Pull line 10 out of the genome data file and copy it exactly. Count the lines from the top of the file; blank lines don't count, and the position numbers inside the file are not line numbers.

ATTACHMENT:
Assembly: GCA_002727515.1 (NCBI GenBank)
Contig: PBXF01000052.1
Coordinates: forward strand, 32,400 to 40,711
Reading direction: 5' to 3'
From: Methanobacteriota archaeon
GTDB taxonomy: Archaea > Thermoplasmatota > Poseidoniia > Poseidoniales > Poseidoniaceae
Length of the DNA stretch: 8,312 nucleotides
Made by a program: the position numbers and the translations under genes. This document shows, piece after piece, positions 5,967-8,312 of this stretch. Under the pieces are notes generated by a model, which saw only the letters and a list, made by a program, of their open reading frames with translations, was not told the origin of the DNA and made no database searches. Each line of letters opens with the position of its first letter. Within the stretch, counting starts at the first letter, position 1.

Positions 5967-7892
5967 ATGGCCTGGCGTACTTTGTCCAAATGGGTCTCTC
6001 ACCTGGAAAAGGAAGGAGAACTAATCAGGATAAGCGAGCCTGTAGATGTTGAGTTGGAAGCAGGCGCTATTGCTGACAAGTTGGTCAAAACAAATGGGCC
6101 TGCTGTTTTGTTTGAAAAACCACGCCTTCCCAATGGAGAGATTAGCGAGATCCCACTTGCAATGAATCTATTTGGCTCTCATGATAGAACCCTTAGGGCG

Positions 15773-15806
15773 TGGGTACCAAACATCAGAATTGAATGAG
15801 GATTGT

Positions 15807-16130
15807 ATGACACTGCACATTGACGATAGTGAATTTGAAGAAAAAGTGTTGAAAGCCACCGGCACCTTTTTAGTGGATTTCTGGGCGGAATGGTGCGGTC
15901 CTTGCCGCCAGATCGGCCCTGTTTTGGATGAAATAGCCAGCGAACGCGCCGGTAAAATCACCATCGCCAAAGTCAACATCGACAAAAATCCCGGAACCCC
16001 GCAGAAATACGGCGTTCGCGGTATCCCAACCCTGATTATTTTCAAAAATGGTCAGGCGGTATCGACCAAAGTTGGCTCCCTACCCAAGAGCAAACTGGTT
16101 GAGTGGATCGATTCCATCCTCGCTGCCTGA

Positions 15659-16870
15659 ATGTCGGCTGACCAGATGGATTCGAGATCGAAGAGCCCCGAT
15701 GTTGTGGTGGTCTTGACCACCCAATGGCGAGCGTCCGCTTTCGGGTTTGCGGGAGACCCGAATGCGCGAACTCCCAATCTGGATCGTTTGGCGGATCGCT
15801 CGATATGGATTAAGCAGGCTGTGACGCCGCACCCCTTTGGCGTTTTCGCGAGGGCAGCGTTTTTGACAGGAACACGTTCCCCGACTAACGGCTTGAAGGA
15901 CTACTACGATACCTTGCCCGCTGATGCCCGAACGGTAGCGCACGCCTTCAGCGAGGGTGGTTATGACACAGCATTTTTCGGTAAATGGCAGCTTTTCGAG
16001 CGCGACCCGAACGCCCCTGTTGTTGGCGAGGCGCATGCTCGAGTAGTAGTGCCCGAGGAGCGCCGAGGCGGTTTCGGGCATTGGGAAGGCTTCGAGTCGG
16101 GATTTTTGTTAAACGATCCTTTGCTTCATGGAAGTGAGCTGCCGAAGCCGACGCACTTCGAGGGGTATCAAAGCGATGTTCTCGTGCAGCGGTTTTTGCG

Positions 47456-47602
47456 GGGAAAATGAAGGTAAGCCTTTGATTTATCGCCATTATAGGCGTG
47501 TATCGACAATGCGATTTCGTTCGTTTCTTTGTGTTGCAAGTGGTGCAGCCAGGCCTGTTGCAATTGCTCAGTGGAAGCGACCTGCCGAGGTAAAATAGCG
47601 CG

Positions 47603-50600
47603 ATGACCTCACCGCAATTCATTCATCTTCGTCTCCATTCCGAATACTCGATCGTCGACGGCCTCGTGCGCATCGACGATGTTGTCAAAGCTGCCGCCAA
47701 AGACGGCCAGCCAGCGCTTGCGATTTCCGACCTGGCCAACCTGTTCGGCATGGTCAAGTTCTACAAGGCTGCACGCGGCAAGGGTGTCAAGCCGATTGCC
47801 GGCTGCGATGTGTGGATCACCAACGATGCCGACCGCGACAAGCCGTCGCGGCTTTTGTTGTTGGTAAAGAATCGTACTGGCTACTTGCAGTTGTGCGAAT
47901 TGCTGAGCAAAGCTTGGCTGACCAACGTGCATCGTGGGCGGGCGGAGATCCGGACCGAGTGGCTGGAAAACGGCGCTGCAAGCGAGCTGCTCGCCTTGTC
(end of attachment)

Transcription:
5967 ATGGCCTGGCGTACTTTGTCCAAATGGGTCTCTC